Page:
Issue With Permissions


#1

Just built a new system. Dual boot with win10. Everything is fine except some permissions.

I have the storage discs from the old build, ntfs format.

Problem is that these ntfs discs will not let me transfer files onto them or off. ( In win10 it’s OK)

I can transfer from ntfs to ext4.

I cannot transfer from ext4 to ntfs nor from ntfs to ntfs. Not even in root. It’s got me. :hot_face:

UEFI & fast boot disables.


#2

How are you mounting the ntfs partitions? Do you have ntfs-3g installed?


#3

ntfs-3g is up to date. The drive are mounted in fstab.

Example:
UUID=1810F52415691AFD /run/media/hipster/Extra/ ntfs defaults 00
UUID=0E3318DA1445326D /run/media/hipster/StalkerMods/ ntfs defaults 00
UUID=4571503442E56292 /run/media/hipster/Windows/ ntfs defaults 00


#4

You need to use ntfs-3g in fstab instead ntfs. You probably also need to set permissions. Let me see if I have an example around still.

EDIT: Like this:

UUID=1810F52415691AFD /run/media/hipster/Extra  ntfs-3g uid=1000,gid=1000,dmask=022,fmask=133,nofail 0 0

#5

Got a step closer. When I look at the permissions now 2 are auto login, the other is hipster.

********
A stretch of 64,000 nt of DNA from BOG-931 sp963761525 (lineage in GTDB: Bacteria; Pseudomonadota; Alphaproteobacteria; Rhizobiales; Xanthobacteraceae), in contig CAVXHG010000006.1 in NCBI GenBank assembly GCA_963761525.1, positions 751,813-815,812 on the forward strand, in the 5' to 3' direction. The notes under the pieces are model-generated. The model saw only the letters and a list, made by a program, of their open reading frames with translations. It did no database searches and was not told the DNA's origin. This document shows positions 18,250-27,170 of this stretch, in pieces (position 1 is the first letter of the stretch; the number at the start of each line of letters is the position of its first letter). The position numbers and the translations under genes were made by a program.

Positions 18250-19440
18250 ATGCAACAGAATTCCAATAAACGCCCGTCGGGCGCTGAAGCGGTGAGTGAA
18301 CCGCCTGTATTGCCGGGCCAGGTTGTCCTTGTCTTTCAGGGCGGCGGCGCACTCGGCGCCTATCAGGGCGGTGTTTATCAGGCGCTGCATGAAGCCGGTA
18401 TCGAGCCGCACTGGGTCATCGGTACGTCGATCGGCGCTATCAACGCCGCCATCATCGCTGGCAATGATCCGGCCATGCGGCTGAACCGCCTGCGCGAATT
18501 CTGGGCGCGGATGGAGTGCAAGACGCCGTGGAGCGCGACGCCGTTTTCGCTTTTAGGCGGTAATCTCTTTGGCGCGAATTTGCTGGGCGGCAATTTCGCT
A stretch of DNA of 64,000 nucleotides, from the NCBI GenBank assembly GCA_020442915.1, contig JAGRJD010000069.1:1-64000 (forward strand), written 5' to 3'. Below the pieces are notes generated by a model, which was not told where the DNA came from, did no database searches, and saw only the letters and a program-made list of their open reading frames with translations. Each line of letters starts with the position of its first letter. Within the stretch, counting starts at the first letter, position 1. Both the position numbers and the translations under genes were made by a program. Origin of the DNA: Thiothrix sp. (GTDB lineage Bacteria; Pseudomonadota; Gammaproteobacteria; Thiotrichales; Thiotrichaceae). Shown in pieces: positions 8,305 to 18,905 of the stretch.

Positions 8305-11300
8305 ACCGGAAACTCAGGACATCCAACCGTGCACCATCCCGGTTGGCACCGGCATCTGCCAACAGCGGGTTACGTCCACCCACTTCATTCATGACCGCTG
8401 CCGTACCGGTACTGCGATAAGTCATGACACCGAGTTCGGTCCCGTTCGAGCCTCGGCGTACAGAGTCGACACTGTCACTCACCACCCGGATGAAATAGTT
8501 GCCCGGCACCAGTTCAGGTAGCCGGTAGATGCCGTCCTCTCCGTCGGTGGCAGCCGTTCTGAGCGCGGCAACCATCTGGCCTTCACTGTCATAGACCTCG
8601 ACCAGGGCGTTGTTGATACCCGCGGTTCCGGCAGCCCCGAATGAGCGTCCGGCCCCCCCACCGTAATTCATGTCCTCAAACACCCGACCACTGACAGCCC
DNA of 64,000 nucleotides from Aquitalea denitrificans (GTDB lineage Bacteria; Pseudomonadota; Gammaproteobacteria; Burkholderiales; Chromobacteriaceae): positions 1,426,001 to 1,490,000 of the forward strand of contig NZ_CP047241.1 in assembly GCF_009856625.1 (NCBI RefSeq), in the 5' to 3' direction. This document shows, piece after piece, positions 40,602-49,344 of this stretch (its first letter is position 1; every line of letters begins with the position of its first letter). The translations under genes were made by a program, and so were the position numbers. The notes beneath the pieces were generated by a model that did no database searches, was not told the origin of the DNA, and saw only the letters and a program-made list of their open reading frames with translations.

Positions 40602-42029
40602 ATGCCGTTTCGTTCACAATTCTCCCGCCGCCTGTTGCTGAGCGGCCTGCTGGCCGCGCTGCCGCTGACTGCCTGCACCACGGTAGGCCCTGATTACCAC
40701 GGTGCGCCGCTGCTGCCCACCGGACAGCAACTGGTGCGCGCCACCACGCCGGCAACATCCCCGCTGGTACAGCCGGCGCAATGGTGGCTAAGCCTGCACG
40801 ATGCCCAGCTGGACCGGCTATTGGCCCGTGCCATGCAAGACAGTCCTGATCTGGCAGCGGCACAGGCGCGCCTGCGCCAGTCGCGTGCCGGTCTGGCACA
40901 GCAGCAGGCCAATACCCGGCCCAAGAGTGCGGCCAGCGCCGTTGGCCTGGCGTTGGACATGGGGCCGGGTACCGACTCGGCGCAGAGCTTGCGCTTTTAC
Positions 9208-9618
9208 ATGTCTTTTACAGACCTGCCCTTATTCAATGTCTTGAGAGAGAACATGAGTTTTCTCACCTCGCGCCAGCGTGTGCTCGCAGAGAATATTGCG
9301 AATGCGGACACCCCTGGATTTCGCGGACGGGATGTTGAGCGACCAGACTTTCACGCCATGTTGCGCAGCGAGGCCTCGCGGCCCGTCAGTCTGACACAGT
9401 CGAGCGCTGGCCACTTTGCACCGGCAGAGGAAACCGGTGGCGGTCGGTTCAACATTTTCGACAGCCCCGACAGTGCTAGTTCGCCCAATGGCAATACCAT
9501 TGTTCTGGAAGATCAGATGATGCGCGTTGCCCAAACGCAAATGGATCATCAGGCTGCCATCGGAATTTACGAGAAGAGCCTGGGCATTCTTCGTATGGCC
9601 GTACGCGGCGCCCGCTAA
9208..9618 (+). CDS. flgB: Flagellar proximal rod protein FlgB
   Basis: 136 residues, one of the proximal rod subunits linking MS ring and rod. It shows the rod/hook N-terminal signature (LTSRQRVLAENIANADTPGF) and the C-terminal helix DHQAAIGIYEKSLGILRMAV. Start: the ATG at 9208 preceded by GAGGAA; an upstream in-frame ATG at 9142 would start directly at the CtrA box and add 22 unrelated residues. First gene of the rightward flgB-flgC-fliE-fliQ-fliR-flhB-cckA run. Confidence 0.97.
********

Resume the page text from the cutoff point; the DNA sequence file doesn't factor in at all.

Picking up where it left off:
The auto logins work but hipster does not.

(gotta go for a while. my turn to cook)


#6

If you are having problems reading/writing your NTFS drives then Windows may be causing this.

In Windows:

Disable hybrid sleep
Disable fast startup
Disable hibernation completely: in an elevated command prompt, run “powercfg /h off”

Even if you have disabled these features in Windows in the past you should recheck their status.

Windows update may have re-enabled these without your knowledge.

You may need to mount your NTFS drives via fstab using the correct NTFS permissions options.

Make a back-up of your fstab file before you make any modifications to it:

sudo cp /etc/fstab /etc/fstab.bak

Below is an example of how you would want to mount your NTFS drive via fstab:

UUID=YOUR_UUID /media/data ntfs-3g nofail,noatime,rw,user,uid=1000,gid=1000,dmask=022,fmask=133,windows_names,auto 0 0

You must substitute your partitions actual UUID for “YOUR_UUID” in the above fstab load line.

You can find your drives UUID from the output of "sudo blkid -o list", (or from within your graphical partition manager utility).

You must also substitute your actual drive name and path for “/media/data” in the above fstab load line.

To set the ownership permissions, use the “uid” and “gid” options as in the above fstab load line.

You can find your UID with the command "id -u". To find your GID, use "id -g". These values are both normally 1000.


#7

Big thanks @dalto & @tbg. All fixed.

Using tbg’s fix got it going. Only difference in there was the GID. Mine was 1001.

Bloody windows! :sob:

Thanks again.